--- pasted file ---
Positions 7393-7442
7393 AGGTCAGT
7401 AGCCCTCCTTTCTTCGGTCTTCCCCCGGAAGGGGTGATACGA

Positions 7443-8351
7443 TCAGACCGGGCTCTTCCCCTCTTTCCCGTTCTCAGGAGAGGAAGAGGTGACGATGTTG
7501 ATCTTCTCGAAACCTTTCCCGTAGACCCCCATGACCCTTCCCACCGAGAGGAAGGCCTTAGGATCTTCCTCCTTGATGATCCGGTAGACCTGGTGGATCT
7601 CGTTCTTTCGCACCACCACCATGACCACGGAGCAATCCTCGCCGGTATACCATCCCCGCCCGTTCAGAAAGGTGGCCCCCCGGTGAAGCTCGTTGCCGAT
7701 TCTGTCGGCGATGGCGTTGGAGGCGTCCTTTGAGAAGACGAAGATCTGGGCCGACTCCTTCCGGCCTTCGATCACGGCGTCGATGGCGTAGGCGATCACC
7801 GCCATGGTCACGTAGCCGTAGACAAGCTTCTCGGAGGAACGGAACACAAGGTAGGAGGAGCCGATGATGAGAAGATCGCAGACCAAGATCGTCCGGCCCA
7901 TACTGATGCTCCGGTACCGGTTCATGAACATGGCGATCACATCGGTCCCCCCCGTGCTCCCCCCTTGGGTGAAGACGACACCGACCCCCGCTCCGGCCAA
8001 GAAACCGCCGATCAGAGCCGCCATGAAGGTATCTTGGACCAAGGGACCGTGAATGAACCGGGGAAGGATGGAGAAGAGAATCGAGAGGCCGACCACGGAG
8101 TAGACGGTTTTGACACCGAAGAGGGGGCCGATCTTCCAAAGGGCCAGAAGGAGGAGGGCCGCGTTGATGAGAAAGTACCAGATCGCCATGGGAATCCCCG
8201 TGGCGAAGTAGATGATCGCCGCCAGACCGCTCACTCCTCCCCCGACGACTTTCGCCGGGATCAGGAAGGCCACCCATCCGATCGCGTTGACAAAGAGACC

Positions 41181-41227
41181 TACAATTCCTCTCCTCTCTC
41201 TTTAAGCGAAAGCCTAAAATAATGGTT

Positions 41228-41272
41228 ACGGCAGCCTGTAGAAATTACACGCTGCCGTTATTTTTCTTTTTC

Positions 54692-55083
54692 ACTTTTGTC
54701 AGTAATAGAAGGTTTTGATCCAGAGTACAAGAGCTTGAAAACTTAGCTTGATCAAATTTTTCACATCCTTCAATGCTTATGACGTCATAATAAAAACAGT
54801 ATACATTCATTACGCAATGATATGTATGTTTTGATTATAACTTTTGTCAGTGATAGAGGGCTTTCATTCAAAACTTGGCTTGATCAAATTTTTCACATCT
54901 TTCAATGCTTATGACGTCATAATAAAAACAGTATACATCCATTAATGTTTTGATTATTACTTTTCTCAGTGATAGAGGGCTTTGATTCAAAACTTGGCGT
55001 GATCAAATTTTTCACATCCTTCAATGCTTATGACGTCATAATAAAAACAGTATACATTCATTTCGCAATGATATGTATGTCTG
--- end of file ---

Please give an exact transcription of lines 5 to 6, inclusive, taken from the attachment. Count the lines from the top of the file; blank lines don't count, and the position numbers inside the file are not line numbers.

7443 TCAGACCGGGCTCTTCCCCTCTTTCCCGTTCTCAGGAGAGGAAGAGGTGACGATGTTG
7501 ATCTTCTCGAAACCTTTCCCGTAGACCCCCATGACCCTTCCCACCGAGAGGAAGGCCTTAGGATCTTCCTCCTTGATGATCCGGTAGACCTGGTGGATCT